The result is that nothing improves and things get worse, policy is shaped by people who aren’t focusing on the root cause of the problems we face today.

If you can’t identify the root cause, things only get worse…


Crime Boom of the 1970s

The 1970s seemed to be teeming with serial killers such as John Wayne Gacy, Dennis Rader (BTK), Son of Sam and Ted Bundy, to name a few.

The 70s had over 119 active serial killers, and 37,990 recorded rapes nationwide. Add to that the 13,000 felonies on NYC subways in 1979 alone. Something was definitely up.

A decade earlier, President Lyndon B. Johnson issued a rallying cry for a "War on Crime". Culminating in the Omnibus Crime Control and Safe Streets Act of 1968.

One of the key focuses of the act was increasing the minimum age for buying handguns to 21.

While this is not necessarily a bad thing, it was like they were saying that the solution to dealing with the increasing amount of crime was to remove the weapon that 'caused' most murders.

That logic might seem sound, however it's focusing on the proximate cause of death and not the root cause.

It ultimately did little to stop the crime boom of the 1970s.

The Tipping Point

The fact is that the 1970s didn't just appear out of nowhere... The government had identified a problem a decade earlier. They just failed at identifying the root cause.

Tipping points often occur before we see them happen, and the fact was that even in the 60s, the board had been set nearly two decades prior.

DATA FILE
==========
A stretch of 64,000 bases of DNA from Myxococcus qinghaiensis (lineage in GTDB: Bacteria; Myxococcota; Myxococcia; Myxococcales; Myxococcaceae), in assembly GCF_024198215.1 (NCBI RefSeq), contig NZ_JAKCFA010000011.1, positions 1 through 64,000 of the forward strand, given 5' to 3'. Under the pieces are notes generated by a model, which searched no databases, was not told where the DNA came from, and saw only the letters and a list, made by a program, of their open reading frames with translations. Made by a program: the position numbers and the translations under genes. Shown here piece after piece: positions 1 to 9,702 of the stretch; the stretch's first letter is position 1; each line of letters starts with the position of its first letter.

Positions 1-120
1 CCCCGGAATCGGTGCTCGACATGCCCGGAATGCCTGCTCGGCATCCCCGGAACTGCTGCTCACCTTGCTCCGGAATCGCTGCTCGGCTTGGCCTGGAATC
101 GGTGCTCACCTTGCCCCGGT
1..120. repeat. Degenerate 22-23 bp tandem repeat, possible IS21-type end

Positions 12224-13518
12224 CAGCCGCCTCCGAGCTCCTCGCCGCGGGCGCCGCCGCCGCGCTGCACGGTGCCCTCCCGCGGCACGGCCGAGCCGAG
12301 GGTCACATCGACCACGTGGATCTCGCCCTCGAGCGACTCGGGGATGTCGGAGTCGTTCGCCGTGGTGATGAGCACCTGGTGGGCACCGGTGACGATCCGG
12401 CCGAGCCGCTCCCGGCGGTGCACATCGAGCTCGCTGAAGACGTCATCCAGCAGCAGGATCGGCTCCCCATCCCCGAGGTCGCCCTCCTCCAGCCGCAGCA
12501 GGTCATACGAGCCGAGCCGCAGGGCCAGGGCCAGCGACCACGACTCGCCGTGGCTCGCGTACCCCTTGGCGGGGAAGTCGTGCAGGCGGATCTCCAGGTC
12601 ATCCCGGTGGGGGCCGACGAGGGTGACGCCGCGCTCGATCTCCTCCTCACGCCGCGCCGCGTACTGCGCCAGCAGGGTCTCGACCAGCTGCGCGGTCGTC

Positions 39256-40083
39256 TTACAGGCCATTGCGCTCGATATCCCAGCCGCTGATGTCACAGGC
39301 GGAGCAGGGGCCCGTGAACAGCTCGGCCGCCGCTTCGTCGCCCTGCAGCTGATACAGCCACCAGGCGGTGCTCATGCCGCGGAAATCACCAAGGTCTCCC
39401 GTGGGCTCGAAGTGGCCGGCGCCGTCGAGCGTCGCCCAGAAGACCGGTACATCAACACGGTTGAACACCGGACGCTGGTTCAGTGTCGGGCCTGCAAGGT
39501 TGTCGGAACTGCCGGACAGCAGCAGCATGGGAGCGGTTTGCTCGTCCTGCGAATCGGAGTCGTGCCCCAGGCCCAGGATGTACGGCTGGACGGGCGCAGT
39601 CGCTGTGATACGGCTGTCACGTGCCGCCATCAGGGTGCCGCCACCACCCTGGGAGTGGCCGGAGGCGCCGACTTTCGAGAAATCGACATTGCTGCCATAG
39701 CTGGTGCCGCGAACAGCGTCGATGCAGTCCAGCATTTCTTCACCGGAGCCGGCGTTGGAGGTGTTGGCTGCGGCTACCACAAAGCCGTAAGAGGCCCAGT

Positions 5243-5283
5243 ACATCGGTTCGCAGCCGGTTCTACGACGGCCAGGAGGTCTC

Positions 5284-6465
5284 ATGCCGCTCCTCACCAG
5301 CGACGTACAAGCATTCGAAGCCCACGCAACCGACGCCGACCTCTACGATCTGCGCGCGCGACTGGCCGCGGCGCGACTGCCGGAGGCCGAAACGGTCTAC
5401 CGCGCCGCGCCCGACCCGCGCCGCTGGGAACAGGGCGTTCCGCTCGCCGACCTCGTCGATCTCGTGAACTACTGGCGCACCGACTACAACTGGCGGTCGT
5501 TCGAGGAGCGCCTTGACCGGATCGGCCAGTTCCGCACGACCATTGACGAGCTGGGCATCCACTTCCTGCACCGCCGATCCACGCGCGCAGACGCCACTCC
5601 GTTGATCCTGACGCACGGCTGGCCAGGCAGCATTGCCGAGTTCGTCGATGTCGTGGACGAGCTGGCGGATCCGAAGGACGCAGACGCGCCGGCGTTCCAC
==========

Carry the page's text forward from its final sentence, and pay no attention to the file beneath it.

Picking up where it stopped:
The first of the baby boomer generation was born in 1946. This earliest group entered their crime years in 1961, and the baby boomers born in 1954 entered their crime years in 1969. The crime boom mirrored the baby boom. It wasn't simply that the baby boomers were worse, but there were also more of them.

Moving forward from the 70s a couple of decades to the early 1990s, Mayor Giuliani, elected 1994, has been credited with the decline of crime in New York City. Attributed to an increase in policing.

1970s New York
National Archives and Records Administration

Giuliani's increased policing was based on Broken Windows Theory. A theory that declares war on visible crime in order to discourage other crimes from taking place.

If this sounds like an over-simplification, it's because it is. There was no proof that graffiti and vandalism had caused the crime boom of the previous decades.

Even in the 90s the ultimate cause hadn’t been identified by the government, luckily though, just as with the crime boom the board had been set nearly two decades prior.

Abortion wasn't legalized in the United States until 1973... Effectively preventing births of those who previously would have been raised in bad situations that we know today to create criminals.

Those born in 1973 would have entered their prime crime age in 1988. Right around the time that crime figures started to drop nationally. This is well-documented and is known as the Donohue–Levitt Hypothesis.

The reality was that crime in New York City had started to drop most rapidly in 1991, 3 years prior to the celebrated Giuliani’s election to office.

Sadly, to this day many people still don’t believe abortion and crime rates are causally linked despite mountains of evidence.

Running With Blinders On

Poor perspective is a trait so very real to us as human beings.

It is easy to focus on proximate causes, such as the economy's poor performance being used as a reason for the crime spike of the 1970s. Or gun sales causing the increasing crime in the 60s.

The reality is that we struggle to see the truth when it comes to a chain of events.

Whether it's saving a business, or helping shape effective policy and reforms. Sometimes we need to look back a long way to gain the perspective we need.

When we don't do this we're essentially running our lives and the lives of others with blinders on.

Tags: Causes, Proximal Cause, Ultimate Cause